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The 'New' New Spanish Inquisition: Garzón v. Bush 'Torture' Advisors

At The Weekly Standard, a new article is well worth your time today. The New Spanish Inquisition: Judge Launches Gitmo Crusade v. Bush Administration.

The Spanish Inquisition was established in the late 15th century to stamp out heretical deviations from Catholicism. By the time it petered out in the early 19th century, the Inquisition had expanded to cover political deviants. It is this latter tradition that Spanish judge Baltasar Garzón--scourge of dictators, Basque terrorists, and democratic politicians everywhere--has made a career of reviving.

Garzón won fame in 1998 when he issued an arrest warrant for the aging Chilean ex-dictator Augusto Pinochet, then still holding office as senator-for-life, and on travel in Britain. The British government refused the extradition, but not before the House of Lords decided to sanction it. People wondered how soon it would be before such a prosecution was turned on American officials. The answer came in the summer of 2003, when the Belgian government was embarrassed to discover that one of its courts might indict General Tommy Franks on crimes against humanity for leading the invasion of Iraq. The squirming Belgians quickly repealed the enabling statute, but the genie was out of the bottle, and a rash of sham proceedings followed in the wonderland of Europe.

The latest chapter in this fantastical tale began last week when Judge Garzón decided to forward a complaint against former Bush officials to the prosecutor of Spain's national trial court. The prosecutor is said not to care much for Garzón, and given the diplomatic embarrassment for the Spanish government, the case is not likely to proceed much farther--but a dangerous precedent has already been set.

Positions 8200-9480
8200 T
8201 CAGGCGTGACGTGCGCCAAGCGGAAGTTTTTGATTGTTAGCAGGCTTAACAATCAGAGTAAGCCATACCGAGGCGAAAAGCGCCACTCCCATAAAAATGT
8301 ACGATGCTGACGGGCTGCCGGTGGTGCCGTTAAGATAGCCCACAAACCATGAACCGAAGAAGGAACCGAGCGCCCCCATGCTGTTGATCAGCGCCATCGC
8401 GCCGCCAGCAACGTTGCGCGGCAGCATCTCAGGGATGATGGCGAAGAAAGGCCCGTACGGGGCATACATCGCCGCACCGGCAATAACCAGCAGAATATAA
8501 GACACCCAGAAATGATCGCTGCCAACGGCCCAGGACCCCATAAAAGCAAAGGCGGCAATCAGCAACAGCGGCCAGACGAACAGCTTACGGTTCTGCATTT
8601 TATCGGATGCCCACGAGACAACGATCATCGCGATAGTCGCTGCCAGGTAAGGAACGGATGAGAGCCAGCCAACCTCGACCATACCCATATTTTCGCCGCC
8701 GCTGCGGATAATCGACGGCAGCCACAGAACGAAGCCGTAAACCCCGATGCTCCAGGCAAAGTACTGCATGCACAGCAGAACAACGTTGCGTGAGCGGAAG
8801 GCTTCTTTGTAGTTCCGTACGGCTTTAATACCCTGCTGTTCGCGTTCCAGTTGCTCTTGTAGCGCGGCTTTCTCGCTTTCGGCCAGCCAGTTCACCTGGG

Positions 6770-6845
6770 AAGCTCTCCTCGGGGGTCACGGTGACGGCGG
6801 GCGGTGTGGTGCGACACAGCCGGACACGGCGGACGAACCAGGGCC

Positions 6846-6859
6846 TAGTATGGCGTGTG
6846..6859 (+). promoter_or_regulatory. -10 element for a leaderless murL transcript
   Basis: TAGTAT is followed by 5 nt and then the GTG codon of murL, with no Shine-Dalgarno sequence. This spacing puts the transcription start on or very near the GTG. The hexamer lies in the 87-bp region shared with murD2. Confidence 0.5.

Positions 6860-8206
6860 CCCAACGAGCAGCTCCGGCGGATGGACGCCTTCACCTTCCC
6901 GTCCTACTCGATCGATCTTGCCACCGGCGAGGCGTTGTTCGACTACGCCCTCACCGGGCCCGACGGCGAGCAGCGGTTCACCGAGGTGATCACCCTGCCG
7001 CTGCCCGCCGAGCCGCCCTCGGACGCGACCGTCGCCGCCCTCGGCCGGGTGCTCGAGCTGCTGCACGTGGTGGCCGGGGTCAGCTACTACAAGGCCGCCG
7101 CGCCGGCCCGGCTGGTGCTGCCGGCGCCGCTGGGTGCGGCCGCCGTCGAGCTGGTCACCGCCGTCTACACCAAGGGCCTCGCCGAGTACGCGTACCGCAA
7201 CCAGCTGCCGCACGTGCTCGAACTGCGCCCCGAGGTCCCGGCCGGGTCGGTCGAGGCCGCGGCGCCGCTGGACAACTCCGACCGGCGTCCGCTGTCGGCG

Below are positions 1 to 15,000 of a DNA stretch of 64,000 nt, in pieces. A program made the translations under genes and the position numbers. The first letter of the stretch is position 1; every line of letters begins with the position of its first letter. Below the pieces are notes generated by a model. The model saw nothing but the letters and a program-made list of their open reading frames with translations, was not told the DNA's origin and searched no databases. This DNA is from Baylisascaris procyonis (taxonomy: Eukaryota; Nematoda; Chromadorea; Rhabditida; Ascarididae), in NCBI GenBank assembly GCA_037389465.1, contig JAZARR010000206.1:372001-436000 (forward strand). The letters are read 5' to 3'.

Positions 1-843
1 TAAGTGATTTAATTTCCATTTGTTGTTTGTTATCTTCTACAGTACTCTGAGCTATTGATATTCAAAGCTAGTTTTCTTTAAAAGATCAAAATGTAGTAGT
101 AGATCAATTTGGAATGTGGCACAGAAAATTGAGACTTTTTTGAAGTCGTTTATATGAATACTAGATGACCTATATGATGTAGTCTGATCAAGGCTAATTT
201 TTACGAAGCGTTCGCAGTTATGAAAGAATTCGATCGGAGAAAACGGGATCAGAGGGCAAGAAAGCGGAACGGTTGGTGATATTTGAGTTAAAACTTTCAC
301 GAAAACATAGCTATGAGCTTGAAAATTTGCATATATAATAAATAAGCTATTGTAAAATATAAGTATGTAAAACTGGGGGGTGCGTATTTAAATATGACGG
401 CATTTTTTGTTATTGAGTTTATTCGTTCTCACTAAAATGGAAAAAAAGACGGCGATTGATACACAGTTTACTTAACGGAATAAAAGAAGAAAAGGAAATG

The complaint alleges that the defendants--six former administration officials, all lawyers, including former attorney general Alberto González and former undersecretary of defense Douglas Feith--were instrumental in creating the "legal framework" used to establish the Guantánamo detention facility as well as the allegedly illegal interrogation practices used there. With all the hyperbole and vagueness of a typical Spanish legal document, the complaint strings together a bunch of familiar myths into a conspiracy theory: The Bush administration's lawyers indispensably facilitated its supposed crimes against humanity.

They key line is that "the case is not likely to proceed much farther--but a dangerous precedent has already been set." The second part of that sentence is why you should go and read the entire article by Jeremy Rabkin & Mario Loyola.

Also see Jules Crittenden from last week, who coined the current usage of the phrase. Jules knows a thing or two about Spanish Inquisitions. A few of his friends were witch-hunted by the Spanish courts over the Palestine Hotel incident during the 2003 invasion of Iraq.

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